A U.S. District Court for the District of Columbia swept aside a lawsuit by the Air Transport Association (ATA) and upheld the National Mediation Board’s (NMB) revised voting rules for air and rail representation elections. The nation’s transportation workers will now have the same voting rights enjoyed by workers in all other U.S. industries.
The ATA lawsuit sought a preliminary injunction that would have blocked the new voting rules from taking effect on June 30. Judge Paul L. Friedman denied the request and agreed with the NMB, which argued “the proposed change is essential to fulfilling its statutory mission to ascertain employee preference with regard to representation.”
The new rule no longer requires a majority of a class or craft to take part for an election to be certified and says air and rail union elections must now be decided by a simple majority of votes cast.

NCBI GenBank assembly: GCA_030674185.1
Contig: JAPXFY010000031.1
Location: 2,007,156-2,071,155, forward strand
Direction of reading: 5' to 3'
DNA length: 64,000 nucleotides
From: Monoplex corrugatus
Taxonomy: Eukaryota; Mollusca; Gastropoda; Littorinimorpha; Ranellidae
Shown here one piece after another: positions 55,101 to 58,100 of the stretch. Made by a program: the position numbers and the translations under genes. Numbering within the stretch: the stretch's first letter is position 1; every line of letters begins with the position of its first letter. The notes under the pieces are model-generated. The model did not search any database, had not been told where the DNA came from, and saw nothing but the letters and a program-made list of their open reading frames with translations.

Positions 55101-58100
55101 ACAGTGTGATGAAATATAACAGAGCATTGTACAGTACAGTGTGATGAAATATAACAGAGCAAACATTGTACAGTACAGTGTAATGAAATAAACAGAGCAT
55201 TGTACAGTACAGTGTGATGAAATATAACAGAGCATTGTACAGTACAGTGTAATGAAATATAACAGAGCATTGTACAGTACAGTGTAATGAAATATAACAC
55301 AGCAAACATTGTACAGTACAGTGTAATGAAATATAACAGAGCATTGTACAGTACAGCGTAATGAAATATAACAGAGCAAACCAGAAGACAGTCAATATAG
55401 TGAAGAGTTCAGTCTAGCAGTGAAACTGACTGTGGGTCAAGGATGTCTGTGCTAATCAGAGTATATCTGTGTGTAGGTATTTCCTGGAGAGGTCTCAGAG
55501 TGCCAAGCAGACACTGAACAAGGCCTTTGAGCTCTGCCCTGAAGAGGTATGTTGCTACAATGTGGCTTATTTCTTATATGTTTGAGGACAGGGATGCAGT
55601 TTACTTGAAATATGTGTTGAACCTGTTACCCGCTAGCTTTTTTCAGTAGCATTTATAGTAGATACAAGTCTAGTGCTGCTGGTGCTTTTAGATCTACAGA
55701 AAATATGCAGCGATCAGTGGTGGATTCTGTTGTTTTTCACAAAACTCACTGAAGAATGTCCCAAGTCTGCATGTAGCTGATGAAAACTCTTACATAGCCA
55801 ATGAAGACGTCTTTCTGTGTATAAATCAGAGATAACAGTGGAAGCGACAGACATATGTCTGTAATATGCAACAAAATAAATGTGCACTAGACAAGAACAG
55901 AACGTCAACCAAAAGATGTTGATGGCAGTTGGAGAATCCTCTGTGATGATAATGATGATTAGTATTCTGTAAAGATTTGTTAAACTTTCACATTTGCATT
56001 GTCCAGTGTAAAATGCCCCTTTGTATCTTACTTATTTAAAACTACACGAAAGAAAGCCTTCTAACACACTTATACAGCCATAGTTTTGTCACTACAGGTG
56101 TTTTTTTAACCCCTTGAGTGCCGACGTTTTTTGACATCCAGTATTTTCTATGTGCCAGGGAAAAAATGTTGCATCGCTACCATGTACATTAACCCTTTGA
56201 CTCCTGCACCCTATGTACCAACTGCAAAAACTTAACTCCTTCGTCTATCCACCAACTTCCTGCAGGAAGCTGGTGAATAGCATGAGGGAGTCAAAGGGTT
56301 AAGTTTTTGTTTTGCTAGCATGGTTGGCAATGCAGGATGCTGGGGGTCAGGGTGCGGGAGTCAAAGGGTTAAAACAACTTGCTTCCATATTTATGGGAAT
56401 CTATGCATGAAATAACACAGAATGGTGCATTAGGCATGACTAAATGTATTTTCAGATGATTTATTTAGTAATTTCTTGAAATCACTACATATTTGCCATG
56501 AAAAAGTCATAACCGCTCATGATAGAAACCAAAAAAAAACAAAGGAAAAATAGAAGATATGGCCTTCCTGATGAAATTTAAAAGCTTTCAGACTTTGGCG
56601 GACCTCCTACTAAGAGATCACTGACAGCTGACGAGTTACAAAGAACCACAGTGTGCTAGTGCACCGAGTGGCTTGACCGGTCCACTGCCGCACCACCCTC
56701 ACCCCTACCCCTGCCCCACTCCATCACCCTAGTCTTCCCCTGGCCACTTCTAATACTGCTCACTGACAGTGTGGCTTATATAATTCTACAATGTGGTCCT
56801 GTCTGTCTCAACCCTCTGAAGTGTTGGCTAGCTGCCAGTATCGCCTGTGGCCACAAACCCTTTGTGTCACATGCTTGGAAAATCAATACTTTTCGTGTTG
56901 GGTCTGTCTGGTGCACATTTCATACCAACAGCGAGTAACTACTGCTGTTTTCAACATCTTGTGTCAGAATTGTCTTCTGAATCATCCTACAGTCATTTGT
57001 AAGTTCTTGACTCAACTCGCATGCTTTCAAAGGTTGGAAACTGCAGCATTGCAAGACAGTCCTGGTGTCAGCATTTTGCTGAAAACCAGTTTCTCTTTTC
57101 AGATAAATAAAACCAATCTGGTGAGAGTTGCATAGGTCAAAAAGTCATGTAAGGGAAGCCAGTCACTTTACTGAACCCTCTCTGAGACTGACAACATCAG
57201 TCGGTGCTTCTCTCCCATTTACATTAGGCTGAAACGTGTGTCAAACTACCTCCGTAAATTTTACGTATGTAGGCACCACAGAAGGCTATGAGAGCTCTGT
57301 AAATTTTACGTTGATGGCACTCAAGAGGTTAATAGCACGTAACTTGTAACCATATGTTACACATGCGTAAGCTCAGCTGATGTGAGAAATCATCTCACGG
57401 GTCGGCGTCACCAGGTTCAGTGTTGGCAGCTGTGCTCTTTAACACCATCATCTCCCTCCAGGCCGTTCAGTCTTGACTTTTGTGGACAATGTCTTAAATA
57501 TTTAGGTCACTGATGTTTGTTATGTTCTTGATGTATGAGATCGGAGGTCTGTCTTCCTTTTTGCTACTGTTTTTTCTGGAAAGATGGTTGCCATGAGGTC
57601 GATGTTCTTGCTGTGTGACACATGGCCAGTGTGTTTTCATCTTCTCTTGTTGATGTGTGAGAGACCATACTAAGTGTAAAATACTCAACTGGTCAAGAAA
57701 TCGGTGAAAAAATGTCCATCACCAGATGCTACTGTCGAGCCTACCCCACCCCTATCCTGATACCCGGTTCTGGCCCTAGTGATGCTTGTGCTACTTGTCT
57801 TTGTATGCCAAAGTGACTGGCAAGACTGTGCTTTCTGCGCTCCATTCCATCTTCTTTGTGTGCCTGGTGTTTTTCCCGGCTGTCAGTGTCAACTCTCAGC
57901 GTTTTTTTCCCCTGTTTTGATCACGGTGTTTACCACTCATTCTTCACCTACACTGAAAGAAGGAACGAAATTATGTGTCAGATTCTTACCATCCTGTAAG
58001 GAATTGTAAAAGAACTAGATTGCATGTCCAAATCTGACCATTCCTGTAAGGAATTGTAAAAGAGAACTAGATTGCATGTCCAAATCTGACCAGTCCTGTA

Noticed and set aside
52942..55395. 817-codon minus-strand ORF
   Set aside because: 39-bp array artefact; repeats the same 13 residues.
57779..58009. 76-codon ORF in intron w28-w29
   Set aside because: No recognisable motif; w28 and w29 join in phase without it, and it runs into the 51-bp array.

In his ruling, Judge Friedman noted that employees might fail to vote because they are traveling or sick, because of apathy, because of pressure not to vote, because of religious conviction not to vote, or when furloughed and therefore out of touch with other employees.
“There is nothing arbitrary and capricious about using a common democratic procedure, and moving away from a procedure that the Supreme Court, among others, noted was subject to inaccuracy in that it overstates opposition to representation,” said the board.